BT and Vivendi have called a truce after the companies fell out over an alleged breach of shareholder agreement in their joint French telco Cegetel.
Peter Bonfield, CEO at BT, and Jean-Marie Messier, CEO at Vivendi, met in London yesterday to discuss BT's future participation in Cegetel.
Tensions originally arose after Vivendi joined forces with BT's rival Vodafone to create internet portal Vizzavi.
Messier said earlier in the week that he wanted to clarify whether BT wanted to continue its partnership in Cegetel. But BT said it was "committed to the success of the business and its future prosperity."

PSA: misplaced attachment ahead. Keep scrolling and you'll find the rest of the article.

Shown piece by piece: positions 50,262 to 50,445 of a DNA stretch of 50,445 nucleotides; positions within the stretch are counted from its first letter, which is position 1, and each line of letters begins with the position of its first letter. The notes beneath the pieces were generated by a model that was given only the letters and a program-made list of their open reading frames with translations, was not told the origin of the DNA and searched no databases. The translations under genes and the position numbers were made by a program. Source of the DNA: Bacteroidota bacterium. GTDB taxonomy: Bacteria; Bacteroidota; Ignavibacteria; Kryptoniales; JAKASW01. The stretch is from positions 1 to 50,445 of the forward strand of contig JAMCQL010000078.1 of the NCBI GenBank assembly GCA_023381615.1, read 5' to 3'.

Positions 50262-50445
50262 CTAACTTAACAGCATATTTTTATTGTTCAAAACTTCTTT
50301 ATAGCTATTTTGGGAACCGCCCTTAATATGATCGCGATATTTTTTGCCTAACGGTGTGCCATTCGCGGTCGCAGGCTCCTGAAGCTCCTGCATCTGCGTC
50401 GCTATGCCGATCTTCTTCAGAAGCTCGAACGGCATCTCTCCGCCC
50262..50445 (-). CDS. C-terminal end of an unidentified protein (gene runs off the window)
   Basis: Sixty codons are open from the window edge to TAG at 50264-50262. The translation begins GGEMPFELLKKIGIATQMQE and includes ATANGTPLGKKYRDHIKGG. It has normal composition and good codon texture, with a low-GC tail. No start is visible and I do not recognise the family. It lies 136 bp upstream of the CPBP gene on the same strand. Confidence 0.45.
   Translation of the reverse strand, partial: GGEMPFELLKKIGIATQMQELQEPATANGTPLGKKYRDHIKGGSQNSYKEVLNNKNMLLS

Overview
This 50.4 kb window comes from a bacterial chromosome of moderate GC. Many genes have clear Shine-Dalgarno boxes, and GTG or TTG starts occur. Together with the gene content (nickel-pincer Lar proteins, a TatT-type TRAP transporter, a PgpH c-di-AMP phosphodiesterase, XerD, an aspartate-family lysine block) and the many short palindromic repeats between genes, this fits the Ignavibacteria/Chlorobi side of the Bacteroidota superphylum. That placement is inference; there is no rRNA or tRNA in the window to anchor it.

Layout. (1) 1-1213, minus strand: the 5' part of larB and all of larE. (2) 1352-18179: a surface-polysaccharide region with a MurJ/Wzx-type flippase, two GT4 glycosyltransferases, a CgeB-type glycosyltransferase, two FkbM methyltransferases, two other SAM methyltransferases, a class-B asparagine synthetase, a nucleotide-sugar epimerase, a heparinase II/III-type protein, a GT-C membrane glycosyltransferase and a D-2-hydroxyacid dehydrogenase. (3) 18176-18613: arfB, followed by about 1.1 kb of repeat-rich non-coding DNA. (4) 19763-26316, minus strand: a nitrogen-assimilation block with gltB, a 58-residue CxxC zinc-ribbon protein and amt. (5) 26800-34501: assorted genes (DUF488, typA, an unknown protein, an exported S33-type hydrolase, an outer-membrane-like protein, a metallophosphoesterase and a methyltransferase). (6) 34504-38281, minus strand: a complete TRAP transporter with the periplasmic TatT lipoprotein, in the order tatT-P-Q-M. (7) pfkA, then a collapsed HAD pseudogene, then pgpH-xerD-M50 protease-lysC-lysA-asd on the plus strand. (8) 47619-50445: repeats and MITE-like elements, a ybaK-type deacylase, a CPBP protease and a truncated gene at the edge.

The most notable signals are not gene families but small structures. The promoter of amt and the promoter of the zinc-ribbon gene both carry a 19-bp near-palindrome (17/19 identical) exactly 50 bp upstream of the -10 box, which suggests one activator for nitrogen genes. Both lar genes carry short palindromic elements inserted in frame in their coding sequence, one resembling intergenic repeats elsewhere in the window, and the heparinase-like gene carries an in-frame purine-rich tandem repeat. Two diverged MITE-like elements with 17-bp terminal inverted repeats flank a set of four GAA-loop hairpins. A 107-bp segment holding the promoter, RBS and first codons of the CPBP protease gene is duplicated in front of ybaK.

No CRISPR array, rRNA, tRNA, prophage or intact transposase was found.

BT claimed Vivendi's participation in Vizzavi was a breach of commitment and took the case to the International Chamber of Commerce tribunal. Last Friday the tribunal ruled in Vivendi's favour but chastised the company for certain decisions it had taken allowing BT to now claim for damages.
The Tribunal said the acquisition of 50 per cent of Mannesmann's shares in Cegetel by Vivendi was contrary to the Shareholders Agreement and ordered the company not to carry out the acquisition. It also ruled that the transfer of assets from Cegetel to Vizzavi violated BT's fundamental rights.
In a statement BT said it will claim substantial damages for the breaches of the Shareholder Agreement and the assets taken out of Cegetel for the benefit of Vivendi. BT estimated it will claim less that £500m.